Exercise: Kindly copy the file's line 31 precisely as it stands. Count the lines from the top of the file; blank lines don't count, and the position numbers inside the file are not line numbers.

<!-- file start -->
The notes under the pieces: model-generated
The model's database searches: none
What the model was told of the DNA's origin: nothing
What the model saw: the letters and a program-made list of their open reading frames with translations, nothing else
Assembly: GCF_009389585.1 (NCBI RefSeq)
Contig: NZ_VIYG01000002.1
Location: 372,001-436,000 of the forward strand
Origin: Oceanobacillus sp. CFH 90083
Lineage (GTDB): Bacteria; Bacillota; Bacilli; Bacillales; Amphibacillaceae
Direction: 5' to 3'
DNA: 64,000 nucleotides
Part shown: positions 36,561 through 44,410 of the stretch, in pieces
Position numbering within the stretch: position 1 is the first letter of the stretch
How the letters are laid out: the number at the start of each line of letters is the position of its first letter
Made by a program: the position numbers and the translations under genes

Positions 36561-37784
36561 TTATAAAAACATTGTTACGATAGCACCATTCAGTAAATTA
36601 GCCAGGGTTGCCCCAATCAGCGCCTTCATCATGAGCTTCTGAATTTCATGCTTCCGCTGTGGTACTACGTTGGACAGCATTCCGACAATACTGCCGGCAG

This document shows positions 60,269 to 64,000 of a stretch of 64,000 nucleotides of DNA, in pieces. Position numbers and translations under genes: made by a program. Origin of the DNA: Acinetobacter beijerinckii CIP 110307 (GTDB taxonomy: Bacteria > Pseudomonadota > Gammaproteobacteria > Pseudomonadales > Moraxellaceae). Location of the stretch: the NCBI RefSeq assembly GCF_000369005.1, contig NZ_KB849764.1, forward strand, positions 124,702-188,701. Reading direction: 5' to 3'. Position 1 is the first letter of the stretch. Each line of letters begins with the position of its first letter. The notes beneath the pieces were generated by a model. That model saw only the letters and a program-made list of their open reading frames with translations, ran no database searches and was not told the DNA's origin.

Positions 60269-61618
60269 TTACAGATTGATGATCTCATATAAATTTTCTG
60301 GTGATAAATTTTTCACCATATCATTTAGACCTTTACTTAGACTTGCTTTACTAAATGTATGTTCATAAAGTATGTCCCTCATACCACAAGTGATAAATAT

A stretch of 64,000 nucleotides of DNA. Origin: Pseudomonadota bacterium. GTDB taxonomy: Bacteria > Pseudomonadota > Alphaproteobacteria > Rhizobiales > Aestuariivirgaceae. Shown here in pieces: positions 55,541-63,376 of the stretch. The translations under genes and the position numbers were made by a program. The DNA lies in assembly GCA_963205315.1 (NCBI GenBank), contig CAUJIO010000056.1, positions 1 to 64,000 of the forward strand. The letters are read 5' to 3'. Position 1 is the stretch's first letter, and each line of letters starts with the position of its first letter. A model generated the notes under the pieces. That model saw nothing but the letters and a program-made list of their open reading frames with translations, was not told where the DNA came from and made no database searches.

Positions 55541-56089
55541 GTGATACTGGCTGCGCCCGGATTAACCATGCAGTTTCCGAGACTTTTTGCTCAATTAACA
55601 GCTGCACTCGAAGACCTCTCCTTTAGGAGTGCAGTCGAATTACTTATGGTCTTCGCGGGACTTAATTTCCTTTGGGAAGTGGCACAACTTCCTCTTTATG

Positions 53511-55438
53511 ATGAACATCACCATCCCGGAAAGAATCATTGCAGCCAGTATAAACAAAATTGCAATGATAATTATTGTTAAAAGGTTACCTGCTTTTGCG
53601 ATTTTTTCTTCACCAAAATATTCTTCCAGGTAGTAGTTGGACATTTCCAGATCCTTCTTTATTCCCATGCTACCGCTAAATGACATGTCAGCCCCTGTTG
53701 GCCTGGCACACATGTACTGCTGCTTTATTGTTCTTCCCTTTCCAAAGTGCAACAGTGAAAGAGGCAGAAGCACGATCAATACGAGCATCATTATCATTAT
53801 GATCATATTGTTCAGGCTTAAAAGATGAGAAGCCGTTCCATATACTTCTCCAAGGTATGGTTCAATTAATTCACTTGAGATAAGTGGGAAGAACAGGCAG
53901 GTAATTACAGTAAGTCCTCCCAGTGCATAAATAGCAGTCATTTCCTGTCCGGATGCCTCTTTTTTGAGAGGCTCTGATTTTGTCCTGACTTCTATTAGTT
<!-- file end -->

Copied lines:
53801 GATCATATTGTTCAGGCTTAAAAGATGAGAAGCCGTTCCATATACTTCTCCAAGGTATGGTTCAATTAATTCACTTGAGATAAGTGGGAAGAACAGGCAG